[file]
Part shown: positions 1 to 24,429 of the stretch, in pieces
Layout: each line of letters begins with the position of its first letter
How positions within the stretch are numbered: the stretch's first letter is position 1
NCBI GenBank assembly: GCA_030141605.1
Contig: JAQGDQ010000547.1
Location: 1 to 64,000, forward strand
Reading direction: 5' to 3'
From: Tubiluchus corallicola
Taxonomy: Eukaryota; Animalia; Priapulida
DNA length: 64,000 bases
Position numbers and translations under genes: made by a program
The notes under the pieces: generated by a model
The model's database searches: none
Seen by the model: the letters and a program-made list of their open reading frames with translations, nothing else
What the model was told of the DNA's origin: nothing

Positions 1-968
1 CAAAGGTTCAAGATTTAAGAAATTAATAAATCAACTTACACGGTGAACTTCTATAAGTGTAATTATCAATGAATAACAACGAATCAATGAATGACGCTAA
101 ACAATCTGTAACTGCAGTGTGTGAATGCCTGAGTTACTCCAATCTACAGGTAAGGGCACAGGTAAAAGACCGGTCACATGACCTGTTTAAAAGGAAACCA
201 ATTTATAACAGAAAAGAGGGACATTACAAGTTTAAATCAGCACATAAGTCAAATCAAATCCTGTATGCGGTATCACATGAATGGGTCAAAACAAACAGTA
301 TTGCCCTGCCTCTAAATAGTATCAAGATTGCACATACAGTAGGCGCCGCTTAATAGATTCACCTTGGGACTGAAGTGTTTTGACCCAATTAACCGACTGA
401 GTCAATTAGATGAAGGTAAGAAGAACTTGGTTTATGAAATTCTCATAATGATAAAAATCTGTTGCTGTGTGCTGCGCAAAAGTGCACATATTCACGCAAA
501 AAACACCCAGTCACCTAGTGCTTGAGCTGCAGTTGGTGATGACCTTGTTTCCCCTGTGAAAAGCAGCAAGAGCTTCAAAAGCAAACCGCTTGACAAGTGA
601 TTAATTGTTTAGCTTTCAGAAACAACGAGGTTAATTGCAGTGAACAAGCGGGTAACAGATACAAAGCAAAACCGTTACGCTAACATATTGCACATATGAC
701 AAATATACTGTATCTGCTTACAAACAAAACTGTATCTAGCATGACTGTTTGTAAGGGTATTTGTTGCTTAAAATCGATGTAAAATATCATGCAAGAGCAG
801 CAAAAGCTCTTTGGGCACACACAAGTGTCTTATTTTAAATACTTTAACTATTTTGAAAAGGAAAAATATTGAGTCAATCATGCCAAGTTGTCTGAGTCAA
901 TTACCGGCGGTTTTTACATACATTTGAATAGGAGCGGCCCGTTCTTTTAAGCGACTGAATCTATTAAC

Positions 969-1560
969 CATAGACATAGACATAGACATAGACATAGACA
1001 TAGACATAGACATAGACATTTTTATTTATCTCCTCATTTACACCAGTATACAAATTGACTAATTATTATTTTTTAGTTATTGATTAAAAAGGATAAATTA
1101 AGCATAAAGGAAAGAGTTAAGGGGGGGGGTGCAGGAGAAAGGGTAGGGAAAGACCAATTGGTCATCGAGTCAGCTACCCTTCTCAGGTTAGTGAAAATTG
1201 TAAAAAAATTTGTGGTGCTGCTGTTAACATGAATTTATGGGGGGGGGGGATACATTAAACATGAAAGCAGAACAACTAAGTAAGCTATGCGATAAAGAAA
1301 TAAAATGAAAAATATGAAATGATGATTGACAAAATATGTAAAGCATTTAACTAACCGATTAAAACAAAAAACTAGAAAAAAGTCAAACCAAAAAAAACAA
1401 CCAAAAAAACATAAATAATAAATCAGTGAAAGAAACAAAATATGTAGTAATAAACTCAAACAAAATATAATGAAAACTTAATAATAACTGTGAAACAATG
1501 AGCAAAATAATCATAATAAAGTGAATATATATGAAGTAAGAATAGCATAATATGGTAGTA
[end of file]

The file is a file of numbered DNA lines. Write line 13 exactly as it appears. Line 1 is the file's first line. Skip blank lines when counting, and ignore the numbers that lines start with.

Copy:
The model's database searches: none